Or maybe I will be the last person to comment on it. It’s the cover to Psylocke & Archangel: Crimson Dawn #2, an almost 20-year-old comic that wasn’t very good and is about two second-tier X-Men characters with confusing backstories. This issue covers part of Psylocke’s backstory, but it’s not like it does so in an entertaining or clear way.
What I’m more interested in is how this cover came to be published. Obviously Psylocke is being drawn in a way so that her face is directed toward the reader, but the reader also gets a butt-shot. An innovation, I suppose, since the only character I can remember being posed anything like this is Spider-Man, a loose-limbed hero who gets contorted into unbelievable shapes all the time. (I’d be curious if any of the Spider-Women had covers like this, but I doubt it — they most likely weren’t popular enough to have many covers in the ‘90s, which was the heyday of awkward, “sexy” poses like this.)
Besides the horrific butt / thigh / leg abomination, I don’t think Psylocke’s head could fit on her body as contorted, either, and I’m not sure about her arms. She’s a ninja, though, so I’ll let the arms go. The head and butt and leg … This isn’t even considering Archangel; I defy you to keep your lower back flat like he has it and be able to have his pectorals at an almost 90-degree angle to his abs.
Anyway. So the editor is looking at this, probably approving of the “sexiness” and probably also approving of the ninjas, despite the ninjas being poor at ninja-ing; one of them is being humiliated by non-metal winged Archangel and another is failing to stab him in the back. How does he not see the anatomical improbability of Psylocke on this cover? I see three possibilities:
- The editor, Matt Idelson, didn’t care. This is a miniseries written by Ben Raab, never a star, and drawn by Salvador Larroca, who I remember being big-ish at the time. Idelson might have been concerned with making sure Raab didn’t do anything stupid, and he’s just glancing at the cover to make sure the cover artist, Liquid! (a studio rather than a person), didn’t draw inappropriate crotch bulges or nipples. Maybe he was more worried about ethnic slurs in the text and inappropriate body parts in the art.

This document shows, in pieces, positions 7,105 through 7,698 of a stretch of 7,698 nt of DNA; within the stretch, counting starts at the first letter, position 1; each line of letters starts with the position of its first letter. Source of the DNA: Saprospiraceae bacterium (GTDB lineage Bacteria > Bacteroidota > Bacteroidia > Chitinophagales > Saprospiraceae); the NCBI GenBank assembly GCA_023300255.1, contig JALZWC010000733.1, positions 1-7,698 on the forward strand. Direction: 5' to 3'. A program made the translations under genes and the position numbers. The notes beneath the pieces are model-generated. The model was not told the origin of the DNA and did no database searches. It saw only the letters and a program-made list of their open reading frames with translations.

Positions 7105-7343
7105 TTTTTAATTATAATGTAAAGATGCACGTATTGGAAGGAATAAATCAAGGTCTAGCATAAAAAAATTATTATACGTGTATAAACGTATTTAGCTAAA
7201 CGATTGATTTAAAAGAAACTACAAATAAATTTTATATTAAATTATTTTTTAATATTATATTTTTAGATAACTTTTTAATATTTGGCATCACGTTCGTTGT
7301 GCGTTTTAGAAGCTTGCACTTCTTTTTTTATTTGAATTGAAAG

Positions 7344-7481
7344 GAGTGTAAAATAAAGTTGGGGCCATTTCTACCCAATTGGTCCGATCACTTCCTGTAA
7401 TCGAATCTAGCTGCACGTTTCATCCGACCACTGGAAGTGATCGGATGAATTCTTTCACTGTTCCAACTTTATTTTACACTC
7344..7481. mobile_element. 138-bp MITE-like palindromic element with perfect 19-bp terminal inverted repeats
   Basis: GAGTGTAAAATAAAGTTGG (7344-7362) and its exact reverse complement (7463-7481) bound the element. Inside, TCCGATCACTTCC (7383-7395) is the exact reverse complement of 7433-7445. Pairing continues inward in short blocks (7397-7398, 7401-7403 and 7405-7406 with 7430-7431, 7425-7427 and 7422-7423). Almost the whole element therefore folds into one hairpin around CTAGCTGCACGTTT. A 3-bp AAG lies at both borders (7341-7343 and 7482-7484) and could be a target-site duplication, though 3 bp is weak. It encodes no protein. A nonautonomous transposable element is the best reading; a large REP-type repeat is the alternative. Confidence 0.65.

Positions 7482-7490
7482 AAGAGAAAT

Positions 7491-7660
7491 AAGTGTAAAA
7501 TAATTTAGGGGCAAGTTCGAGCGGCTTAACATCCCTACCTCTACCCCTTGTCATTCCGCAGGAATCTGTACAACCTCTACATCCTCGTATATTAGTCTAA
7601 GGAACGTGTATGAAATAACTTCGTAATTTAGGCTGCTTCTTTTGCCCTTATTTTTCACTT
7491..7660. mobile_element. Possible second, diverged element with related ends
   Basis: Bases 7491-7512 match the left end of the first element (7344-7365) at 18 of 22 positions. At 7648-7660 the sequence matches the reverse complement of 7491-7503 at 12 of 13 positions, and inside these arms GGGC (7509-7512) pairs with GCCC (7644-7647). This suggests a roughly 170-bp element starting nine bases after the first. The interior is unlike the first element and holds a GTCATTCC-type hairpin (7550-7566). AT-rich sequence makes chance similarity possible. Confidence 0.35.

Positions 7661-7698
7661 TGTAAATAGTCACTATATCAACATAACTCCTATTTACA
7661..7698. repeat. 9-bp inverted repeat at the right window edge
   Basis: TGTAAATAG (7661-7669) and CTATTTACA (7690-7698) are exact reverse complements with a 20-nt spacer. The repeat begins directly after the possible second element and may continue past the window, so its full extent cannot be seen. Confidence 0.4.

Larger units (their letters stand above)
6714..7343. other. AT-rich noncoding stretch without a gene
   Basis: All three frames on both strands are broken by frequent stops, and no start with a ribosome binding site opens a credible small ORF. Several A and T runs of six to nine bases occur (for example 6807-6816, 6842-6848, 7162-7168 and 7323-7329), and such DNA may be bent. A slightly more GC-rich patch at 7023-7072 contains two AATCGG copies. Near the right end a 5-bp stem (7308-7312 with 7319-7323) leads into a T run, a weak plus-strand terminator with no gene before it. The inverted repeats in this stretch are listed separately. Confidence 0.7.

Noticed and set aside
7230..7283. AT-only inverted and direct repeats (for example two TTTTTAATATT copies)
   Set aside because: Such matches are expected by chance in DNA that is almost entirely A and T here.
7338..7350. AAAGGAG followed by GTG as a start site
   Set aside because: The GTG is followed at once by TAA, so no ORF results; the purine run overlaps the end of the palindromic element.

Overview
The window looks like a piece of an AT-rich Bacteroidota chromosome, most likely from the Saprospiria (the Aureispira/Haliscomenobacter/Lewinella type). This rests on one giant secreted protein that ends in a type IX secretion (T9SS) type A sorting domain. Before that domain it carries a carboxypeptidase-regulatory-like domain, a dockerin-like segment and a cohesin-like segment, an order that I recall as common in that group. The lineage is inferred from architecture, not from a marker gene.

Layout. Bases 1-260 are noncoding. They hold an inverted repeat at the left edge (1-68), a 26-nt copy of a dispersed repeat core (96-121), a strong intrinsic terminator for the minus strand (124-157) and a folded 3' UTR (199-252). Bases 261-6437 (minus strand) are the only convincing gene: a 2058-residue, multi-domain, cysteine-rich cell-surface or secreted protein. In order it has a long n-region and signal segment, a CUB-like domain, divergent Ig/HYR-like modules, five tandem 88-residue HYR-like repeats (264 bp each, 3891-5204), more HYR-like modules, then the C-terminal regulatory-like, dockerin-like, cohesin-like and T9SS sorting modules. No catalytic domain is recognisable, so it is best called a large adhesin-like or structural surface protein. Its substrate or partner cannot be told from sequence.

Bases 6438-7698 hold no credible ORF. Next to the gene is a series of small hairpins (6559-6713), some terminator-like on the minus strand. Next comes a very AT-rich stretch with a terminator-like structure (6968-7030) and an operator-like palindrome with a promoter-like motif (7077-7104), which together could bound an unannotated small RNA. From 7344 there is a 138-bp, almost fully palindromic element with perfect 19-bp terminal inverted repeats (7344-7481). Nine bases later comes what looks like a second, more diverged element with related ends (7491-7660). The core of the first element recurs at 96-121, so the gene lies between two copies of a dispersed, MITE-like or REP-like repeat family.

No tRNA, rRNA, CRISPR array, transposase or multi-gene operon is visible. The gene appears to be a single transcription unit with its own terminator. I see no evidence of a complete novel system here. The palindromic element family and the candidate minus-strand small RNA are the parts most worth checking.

- The time pressure was too great. Everybody saw the problem, but there was no time to correct it. I doubt if pushing back an issue of Psylocke & Archangel: Crimson Dawn would cause major repercussions, but what do I know? Maybe it was the lynch pin of the entire Marvel publishing plan. Or maybe it was pushed ahead because Marvel was in bankruptcy protection, and needing the cash flow, it couldn't justify the delay.
- It’s an optical illusion. Like when “the” is placed on two consecutive different lines (as in “Paris in the the springtime,” the editors’ minds fixed on Psylocke’s ass, which looks normal, and to the thigh, which also looks normal, without ever noticing that they don’t look right together.
Maybe it was good enough. Huh. I hadn't considered that. Maybe it was just part of the accepted aesthetic that torturing the human anatomy was fine, as long as it put more a. on the cover. (Maybe Idelman disapproved of the relatively small amount of t. shown but let it pass anyway.)
I can’t help poking at this cover, like someone with a sore tooth. I must keep testing. How could this have happened?